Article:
The 94-67 Cleveland Indians won the AL Central, and for a while looked like a team of destiny. They sported a plus-101 run differential, and were 5th overall in runs scored, 6th in batting average, 8th in on base percentage, and 9th in slugging percentage. While they haven’t got a superstar of the magnitude of Papi, but led by slugging second baseman Jason Kipnis and first base-DH hybrids Carlos Santana and Mike Napoli, the Cleveland offense packs a punch of its own. Lonnie Chisenhall is a lefty roleplayer capable of power surges, while veteran Rajai Davis and rookie Tyler Naquin–who hit a walkoff inside-the-park home run this season–combine speed with occasional home run power in the outfield. The left side of the infield is patrolled by Francisco Lindor and Jose Ramirez, two dynamic rookies who both hit over .300 with double-digit homers and 19 and 22 stolen bases, respectively. Moreover, similar to the Red Sox, the Indians have been the comeback kids all season, especially at home, where they went 53-28 (incidentally, the same home record as the Texas Rangers). They don’t only rely on offense and resilience, though: the Indians’ pitching staff was one of the most talented in baseball, with four starters capable of delivering a double-digit strikeout start. Unfortunately, as with the New York Mets, their formidable rotation has been beset by injury.
Due to injuries to the rest of the staff, Trevor Bauer gets the start in the opening game. Bauer is talented, and has struck out as many as 13 in a game this season, but he struggles with control at times and can be hittable. He sports a 4.26 ERA and a 1.31 WHIP, and the Indians hope he can settle in to start their series off on the right foot. Carlos Carrasco, their number two starter for much of the year, is on the 60-day disabled list with a broken pitching hand; Carrasco was electric at times, striking out 150 in 146 innings and pitching to the tune of a 3.32 ERA and 1.15 WHIP. Corey Kluber, winner of the 2014 AL Cy Young, left his last start with quad tightness; he was the team’s ace for much of the year, striking out 228 batters while finishing with a 3.14 ERA and 1.06 WHIP. The Indians are hoping he’ll be able to make a start over the weekend. Danny Salazar, another electric talent who struck out 161 in 137 innings, is on the disabled list with an elbow strain. This leaves Mike Clevinger, Cody Anderson and Josh Tomlin to pick up the slack; while all three are serviceable, none provides the threat potential of the rising stars who are on the mend. The Indians’ saving grace might turn out to be their bullpen, which has been strong all year and which manager Terry Francona mixes and matches effectively and not always by the book. Cody Allen was quietly one of baseball’s most reliable closers, saving 32 games while finishing with a 2.51 ERA and an even 1.00 WHIP.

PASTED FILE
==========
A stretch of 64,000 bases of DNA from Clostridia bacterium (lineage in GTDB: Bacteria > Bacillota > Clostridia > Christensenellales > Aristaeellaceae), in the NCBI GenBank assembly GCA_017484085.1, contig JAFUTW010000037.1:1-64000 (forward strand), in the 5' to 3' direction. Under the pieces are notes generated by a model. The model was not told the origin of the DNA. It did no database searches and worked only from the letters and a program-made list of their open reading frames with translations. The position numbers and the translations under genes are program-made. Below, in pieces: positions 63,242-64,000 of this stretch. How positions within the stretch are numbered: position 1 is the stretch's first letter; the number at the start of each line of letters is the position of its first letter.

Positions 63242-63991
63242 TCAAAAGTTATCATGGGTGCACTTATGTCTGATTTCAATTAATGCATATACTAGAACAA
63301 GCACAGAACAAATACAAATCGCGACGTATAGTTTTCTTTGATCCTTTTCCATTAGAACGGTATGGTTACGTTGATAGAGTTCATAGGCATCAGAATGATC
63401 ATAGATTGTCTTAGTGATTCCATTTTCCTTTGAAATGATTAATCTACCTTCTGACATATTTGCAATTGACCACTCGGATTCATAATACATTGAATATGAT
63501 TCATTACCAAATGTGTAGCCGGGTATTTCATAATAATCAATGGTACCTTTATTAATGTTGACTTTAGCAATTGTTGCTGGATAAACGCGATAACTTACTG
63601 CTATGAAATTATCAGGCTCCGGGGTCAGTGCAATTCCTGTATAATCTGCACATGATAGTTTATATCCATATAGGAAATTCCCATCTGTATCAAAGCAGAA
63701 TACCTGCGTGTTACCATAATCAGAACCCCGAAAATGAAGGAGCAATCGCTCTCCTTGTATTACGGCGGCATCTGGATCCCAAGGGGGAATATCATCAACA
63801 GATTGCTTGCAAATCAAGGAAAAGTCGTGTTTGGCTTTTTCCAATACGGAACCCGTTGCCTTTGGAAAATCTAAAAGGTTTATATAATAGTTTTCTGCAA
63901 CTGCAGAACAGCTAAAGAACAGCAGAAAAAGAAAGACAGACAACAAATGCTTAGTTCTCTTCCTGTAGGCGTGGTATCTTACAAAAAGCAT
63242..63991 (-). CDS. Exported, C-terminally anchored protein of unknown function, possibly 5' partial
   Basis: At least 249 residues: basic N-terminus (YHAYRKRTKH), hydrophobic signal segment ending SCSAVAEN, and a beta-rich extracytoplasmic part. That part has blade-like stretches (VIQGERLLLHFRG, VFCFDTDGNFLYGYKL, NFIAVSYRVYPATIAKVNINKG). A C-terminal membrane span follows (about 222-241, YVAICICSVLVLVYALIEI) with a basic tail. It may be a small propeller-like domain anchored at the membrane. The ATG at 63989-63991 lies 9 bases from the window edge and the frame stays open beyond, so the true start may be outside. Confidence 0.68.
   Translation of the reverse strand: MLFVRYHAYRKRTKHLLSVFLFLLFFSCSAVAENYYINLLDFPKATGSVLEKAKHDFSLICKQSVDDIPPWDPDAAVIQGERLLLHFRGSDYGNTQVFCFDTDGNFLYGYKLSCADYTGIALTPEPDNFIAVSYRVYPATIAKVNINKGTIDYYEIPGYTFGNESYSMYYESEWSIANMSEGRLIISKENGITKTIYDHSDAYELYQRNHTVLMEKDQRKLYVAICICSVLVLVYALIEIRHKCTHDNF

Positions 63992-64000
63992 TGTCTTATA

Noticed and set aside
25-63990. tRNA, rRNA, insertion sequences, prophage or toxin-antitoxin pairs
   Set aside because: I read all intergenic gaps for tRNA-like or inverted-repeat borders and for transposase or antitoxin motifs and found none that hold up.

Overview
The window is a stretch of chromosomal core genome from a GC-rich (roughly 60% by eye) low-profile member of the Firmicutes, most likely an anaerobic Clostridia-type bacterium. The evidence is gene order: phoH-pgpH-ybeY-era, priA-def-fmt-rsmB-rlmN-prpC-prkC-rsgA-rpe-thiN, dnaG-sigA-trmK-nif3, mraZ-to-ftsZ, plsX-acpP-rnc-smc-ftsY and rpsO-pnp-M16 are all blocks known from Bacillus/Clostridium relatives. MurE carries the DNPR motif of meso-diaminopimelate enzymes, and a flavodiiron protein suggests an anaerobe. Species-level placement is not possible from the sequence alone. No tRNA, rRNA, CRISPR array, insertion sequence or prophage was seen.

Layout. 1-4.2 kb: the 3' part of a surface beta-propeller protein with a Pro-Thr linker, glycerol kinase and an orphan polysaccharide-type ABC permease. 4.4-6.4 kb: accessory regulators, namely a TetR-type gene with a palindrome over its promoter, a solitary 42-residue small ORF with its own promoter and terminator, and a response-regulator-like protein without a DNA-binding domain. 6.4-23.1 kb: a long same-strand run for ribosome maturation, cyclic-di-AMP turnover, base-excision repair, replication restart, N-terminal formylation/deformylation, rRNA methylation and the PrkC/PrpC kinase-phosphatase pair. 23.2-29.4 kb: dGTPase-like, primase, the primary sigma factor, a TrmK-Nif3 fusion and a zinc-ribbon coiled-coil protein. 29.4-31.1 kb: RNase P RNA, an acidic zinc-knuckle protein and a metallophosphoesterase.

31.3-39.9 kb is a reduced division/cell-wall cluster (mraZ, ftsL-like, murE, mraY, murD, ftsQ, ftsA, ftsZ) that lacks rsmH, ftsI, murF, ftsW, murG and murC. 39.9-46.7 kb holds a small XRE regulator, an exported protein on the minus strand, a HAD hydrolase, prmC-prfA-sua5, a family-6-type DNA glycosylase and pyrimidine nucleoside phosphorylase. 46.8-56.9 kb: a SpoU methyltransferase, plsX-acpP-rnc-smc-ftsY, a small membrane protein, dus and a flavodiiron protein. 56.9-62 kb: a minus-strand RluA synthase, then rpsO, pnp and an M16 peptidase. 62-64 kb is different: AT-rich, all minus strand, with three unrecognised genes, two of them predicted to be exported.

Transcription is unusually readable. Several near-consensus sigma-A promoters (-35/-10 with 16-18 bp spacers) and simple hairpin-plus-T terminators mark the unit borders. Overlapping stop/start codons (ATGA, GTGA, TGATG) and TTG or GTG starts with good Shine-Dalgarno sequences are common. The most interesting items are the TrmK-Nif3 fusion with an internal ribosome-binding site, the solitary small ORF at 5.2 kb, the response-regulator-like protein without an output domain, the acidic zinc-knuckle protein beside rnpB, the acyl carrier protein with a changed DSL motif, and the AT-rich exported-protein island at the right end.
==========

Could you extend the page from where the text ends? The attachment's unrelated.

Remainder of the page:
If there’s an x-factor in this series, aside from Cleveland’s ailing staff, it could be Cleveland’s home field advantage. The Indians are extremely tough to beat at home, and the Believeland crowd really brings the noise late in games. This will be a close, exciting series, but unless the Cleveland rotation can return to form, the Red Sox’ firepower might propel them to the next round.
Prediction: Red Sox in 5